Gilad Shalit freed in Israeli-Palestinian prisoner swap

Thursday, October 13, 2011

U.S. Accusations of Iran Plot Face Skepticism

When this story first broke on Tuesday, it sounded very much like a major terror attack against the US had be thwarted. As the story developed, the story became the US thwarted an attempt by Iranians (contracted through a Mexican drug dealer) to attempt an assassination of the Saudi Arabian ambassador to the US. The plot supposedly involved the Iranian Islamic Revolutionary Guards Coprs (Quds Force, an elite unit contained within), which would be like the SEALs or Delta Force plotting an assassination but getting arrested after arriving at the airport. The attempt was amateurish and not indicative of the Quds Force. The question of course is why?

The US and Iranian relations have been strained ever since the Tehran embassy was stormed and American hostages seized in 1979. Fifty-two Americans were held hostage for 444 days. The Shah was deposed and the Ayatollah Khoemeni returned from exile to establish a theocratical government. Prior to these events, Iran was one of the main allies of the United States in the region. To this day, Iran still flies F-14s sold to them by the US. The US was so enamored with Iran that the CIA staged the coup allowing the Shah to assume power.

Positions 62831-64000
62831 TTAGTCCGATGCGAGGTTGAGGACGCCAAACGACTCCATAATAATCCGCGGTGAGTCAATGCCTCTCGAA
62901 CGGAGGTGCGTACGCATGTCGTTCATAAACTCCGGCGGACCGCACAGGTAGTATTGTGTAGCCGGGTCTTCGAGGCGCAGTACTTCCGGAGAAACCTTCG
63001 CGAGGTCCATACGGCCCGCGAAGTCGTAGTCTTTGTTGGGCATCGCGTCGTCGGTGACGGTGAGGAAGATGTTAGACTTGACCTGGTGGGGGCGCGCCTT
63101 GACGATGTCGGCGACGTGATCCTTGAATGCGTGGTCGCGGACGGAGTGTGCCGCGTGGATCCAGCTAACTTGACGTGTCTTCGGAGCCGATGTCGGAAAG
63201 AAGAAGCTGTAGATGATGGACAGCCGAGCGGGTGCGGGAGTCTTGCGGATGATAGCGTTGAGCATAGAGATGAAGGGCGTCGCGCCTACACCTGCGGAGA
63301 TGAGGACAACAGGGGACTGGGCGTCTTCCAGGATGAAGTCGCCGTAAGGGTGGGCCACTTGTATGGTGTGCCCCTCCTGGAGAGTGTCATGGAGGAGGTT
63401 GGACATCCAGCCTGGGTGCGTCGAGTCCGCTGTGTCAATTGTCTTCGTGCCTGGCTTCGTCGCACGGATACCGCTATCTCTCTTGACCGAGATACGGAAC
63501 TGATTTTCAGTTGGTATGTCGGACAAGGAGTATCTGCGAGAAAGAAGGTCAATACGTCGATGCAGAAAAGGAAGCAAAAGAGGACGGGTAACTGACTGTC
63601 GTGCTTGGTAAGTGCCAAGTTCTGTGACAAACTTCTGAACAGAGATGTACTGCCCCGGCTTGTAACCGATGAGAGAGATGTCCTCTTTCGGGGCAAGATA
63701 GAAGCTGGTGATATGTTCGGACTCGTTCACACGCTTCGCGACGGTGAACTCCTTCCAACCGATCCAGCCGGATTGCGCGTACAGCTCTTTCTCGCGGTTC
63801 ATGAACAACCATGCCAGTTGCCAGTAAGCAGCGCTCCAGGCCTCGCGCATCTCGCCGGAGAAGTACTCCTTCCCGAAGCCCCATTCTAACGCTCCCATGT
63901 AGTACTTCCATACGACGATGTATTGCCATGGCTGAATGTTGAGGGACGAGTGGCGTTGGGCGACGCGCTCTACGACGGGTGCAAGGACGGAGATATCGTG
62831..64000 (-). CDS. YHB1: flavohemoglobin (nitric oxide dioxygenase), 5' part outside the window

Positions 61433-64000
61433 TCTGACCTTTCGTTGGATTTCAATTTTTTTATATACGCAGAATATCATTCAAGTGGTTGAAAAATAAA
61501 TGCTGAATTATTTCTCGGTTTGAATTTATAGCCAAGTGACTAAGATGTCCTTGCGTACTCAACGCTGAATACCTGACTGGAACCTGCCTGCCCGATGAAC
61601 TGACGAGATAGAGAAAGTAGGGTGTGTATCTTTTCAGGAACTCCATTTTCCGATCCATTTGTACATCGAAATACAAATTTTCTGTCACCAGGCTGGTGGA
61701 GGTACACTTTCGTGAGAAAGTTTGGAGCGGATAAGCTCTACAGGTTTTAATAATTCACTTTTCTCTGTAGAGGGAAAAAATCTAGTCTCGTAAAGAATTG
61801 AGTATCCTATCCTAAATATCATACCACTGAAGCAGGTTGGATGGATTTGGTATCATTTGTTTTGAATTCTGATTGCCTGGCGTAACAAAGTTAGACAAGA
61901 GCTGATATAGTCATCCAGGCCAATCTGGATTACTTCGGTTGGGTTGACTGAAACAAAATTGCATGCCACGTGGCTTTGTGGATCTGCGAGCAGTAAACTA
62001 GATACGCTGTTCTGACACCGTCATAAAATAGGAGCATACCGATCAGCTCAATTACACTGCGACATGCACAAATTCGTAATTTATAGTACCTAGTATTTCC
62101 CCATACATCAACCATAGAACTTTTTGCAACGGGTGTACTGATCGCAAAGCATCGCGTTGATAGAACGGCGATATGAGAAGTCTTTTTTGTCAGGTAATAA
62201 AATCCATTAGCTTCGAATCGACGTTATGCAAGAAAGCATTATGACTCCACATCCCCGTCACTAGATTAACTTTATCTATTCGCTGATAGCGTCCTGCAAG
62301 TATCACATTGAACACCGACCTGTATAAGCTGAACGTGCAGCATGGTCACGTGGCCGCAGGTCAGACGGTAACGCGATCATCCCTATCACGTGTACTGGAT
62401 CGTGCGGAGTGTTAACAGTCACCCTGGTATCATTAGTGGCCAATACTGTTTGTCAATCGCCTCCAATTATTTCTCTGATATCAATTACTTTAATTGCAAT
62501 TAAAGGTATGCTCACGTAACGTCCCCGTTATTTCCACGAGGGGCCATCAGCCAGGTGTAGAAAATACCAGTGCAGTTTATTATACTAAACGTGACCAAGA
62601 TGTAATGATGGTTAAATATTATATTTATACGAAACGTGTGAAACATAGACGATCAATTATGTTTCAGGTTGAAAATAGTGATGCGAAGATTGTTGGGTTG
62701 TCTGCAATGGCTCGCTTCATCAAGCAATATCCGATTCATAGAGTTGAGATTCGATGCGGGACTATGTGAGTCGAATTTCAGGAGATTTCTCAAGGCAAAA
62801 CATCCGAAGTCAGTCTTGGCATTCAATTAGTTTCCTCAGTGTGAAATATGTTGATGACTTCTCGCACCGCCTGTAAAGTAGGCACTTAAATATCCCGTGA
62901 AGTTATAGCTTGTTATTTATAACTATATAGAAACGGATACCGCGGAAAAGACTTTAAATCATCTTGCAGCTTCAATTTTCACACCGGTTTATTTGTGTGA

The 1990s did little to improve US/Iranian relations (remember Reagan was elected in large part because of Carter's inability to get the hostages release). The Bush Administration, hellbent on waging the Global War On Terror (GWOT), saw Iran as part of the axis of evil. Relations became even more strained as the GWOT hunted weapons of mass destruction, Iran's past dabbling with nuclear reactors became a major focus.

President Obama ran on a campaign on bringing the troops home and by implication, end the war on terror. The first signs he was going to keep his promise was when he reduced the troop strength in Iraq...only to immediately increase the troop strength in Afghanistan! Okay, fair enough as the Afghani campaign had been, in the minds of many experts, ignored. But then Secretary Clinton started to make statements about how unacceptable it was that Iran (now being run by Ahmadinejad) was pursuing a policy of acquiring nuclear weapons. Ahmadinejad countered that US imperialism was cause for his country to be concerned and take appropriate measures.